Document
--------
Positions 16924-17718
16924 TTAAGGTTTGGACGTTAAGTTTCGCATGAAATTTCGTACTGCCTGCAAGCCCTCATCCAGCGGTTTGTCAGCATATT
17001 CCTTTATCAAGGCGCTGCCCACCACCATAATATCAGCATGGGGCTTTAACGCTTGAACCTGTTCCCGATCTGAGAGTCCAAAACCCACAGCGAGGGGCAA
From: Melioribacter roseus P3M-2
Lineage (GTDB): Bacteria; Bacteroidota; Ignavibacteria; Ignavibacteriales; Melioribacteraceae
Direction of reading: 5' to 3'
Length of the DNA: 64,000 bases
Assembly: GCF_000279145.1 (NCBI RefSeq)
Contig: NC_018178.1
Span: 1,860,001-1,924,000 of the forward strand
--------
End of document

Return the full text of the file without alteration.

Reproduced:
Positions 16924-17718
16924 TTAAGGTTTGGACGTTAAGTTTCGCATGAAATTTCGTACTGCCTGCAAGCCCTCATCCAGCGGTTTGTCAGCATATT
17001 CCTTTATCAAGGCGCTGCCCACCACCATAATATCAGCATGGGGCTTTAACGCTTGAACCTGTTCCCGATCTGAGAGTCCAAAACCCACAGCGAGGGGCAA
From: Melioribacter roseus P3M-2
Lineage (GTDB): Bacteria; Bacteroidota; Ignavibacteria; Ignavibacteriales; Melioribacteraceae
Direction of reading: 5' to 3'
Length of the DNA: 64,000 bases
Assembly: GCF_000279145.1 (NCBI RefSeq)
Contig: NC_018178.1
Span: 1,860,001-1,924,000 of the forward strand